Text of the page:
It is more effective to discuss technology tools by category when having conversations about classes as opposed to immediate and specific lessons. There are several reasons for this. Tools change. Let’s look at the skill of communication in the form of a class presentation as an example3. PowerPoint was the major player for a very long time for class presentations. I still see them done very often. I still remember when Prezi came out. Many people got excited about this alternative. There is also Google Slides which has visual similarities to PowerPoint but with more collaborative qualities. After a while, Prezi started to fade, but now we can add Adobe Spark, Haiku Deck, etc. Having students explore presentation tools is also a great learning opportunity for both teachers and students. Students can strengthen their ability to evaluate and critique available tools. Plus, teachers may learn about tools that they were previously unaware of.

Suggestions

Effective use of technology can open endless possibilities for learning. The following guidelines can help facilitate proper implementation technology in teaching:

  • Use technology to improve student learning, not just to use it. Refer to the SAMR model as a guideline for educational technology implementation.
  • Research or test different tools in a category before committing to one.
  • Then find what works for you. Too much technology in the classroom can create clutter.
  • Be willing to make mistakes.
  • Create a true learning environment. Be willing to learn about different technologies from your students and they will be more open to learning from you.

Teacher Resources & Tools

Who to Follow on Twitter:

@JoshuaElliott3– Learner, educator, passionate about edtech, Assistant Professor and Director of Educational Technology and Secondary Education at Fairfield University

@Catlin_Tucker-Google Certified Innovator, International Trainer, Keynote Speaker, Blended Learning Expert & Bestselling Author

@GCourosThe best educators change the trajectories of those they serve. Through learning, teaching, writing, & speaking, I continue to aspire to this.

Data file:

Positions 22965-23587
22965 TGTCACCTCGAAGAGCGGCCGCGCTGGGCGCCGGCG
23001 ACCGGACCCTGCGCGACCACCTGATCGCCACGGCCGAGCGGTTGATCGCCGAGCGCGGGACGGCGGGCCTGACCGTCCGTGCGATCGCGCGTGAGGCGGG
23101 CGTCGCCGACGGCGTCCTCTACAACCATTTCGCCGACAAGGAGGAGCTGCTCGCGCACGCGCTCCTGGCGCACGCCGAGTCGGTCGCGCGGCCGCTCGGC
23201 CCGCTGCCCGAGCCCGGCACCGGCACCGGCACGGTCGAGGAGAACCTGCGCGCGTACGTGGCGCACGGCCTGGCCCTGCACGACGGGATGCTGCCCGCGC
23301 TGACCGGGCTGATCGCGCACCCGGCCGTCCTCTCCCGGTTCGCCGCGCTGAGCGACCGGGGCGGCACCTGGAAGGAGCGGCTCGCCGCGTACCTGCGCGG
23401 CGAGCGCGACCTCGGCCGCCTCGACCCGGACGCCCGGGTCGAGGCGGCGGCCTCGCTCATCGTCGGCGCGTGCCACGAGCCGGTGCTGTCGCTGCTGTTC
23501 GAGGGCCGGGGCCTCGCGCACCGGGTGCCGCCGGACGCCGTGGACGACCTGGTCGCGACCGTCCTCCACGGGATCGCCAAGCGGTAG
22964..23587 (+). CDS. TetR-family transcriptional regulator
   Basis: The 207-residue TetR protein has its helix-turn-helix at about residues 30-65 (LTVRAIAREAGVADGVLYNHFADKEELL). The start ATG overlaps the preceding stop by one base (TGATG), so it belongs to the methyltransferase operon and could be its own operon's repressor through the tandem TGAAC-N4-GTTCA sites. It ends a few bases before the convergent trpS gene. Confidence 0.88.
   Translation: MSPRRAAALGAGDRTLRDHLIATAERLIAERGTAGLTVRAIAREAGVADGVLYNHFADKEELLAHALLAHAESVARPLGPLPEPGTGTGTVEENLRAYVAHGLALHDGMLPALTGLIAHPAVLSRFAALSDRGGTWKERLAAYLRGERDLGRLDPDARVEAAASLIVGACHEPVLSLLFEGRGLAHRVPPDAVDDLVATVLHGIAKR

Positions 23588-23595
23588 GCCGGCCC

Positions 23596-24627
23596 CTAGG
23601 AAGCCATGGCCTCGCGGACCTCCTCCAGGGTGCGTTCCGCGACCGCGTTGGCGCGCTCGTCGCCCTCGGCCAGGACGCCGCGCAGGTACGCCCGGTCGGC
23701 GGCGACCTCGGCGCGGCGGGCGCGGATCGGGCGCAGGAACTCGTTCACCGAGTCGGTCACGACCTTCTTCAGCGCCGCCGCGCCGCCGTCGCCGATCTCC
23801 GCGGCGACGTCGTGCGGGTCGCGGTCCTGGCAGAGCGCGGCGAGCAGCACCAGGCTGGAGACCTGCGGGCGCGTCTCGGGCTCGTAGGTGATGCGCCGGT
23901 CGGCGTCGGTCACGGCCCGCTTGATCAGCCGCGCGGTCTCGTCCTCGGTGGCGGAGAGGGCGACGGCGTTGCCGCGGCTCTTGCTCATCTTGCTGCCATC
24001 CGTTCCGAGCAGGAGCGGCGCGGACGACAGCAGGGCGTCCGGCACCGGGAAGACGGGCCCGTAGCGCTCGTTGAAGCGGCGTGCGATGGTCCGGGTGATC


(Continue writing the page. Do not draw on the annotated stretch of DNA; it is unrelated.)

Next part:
@ClassTechTips-Dr. Monica Burns, #EdTech & Curriculum Consultant, Author of #FormativeTech + #ScannableTech, Speaker + PD facilitator, Adjunct, ADE monica@classtechtips.com

Website Resources:

TechInPedagogy

TechInPedagogy DIIGO

Teach Like Pirate

Catlin Tucker

CoolCatTeacher

Useful Tutorials

The following tutorials were created by Fairfield University Educational Technology students to provide user-friendly tutorials. They can be used a resource for finding strategies and ideas for the classroom.

EDPuzzle: Make Any Video Your Lesson: Dana Stradinger

Assessing Student Growth with Google Forms: Scott Dempsey

ICivics: A Useful Technology Resource for the Social Studies Classroom: Becca Corso

Educational Technology: Tools, Tutorials, and Trials: Hiliary Basset

How To Make an E-book Using Google Slides: Jennifer Brown

Google Docs: Kayla Stevens

Google Classroom: Lauren Korres

Infographics in the Classroom: Elizabeth Bouvier

Slack: Clint Boulton

Prezi for Education: Kate Delli Carpini

Go Class: What is it? Why is it useful?: Greg Foschi

Actively Learn:Getting Students Excited About Reading Critically & Collaboratively: Katie Henderson

Bookopolis: Lineth Angel

Using Windows MovieMaker in the Classroom: Sr. Lauren Zak

Desmos Graphic Calculator Tutorial: Amy Christofer

Answer Garden: Lauren Urrico

Moby Max: Melvin Campbell

Stick Pick: Replace your coffee can and popsicle sticks with this formative assessment app: Fernanda Oliveira

Google Forms Assessment: Valeria Leardini

Providing Parental Feedback Using Class Dojo by Joshua Giannone

Remind 101 Infographic by Caitlin Diver

Brain Breaks in the Elementary Classroom by Chelsea Vrabel

Socrative: Assessing Student Learning through Mobile Technology by Gregory Lico

Schoolology: Connecting People, Content, and Systems to Fuel Education by Victoria Lowrie

Building Creativity in the Classroom using The Arts and Technology by Jennifer Geaney

TodaysMeet: An Effective Technology to Enhance Student Learning by Molly Zarookian

Class Dojo video tutorial by Stephanie Geehan

How to: Wiggio by Megan Conners

No Red Ink tutorial by Angela Sammarone

Collaboration, Communication, and Information Literacy by Tricia Goulet

Technology for Teachers: Communicating with Parents by Allyson McGrath

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ccssCommon Coreeducational technologyinstructional technologyISTENCSSsocial studies

joshuacelliott1@gmail.com • September 12, 2017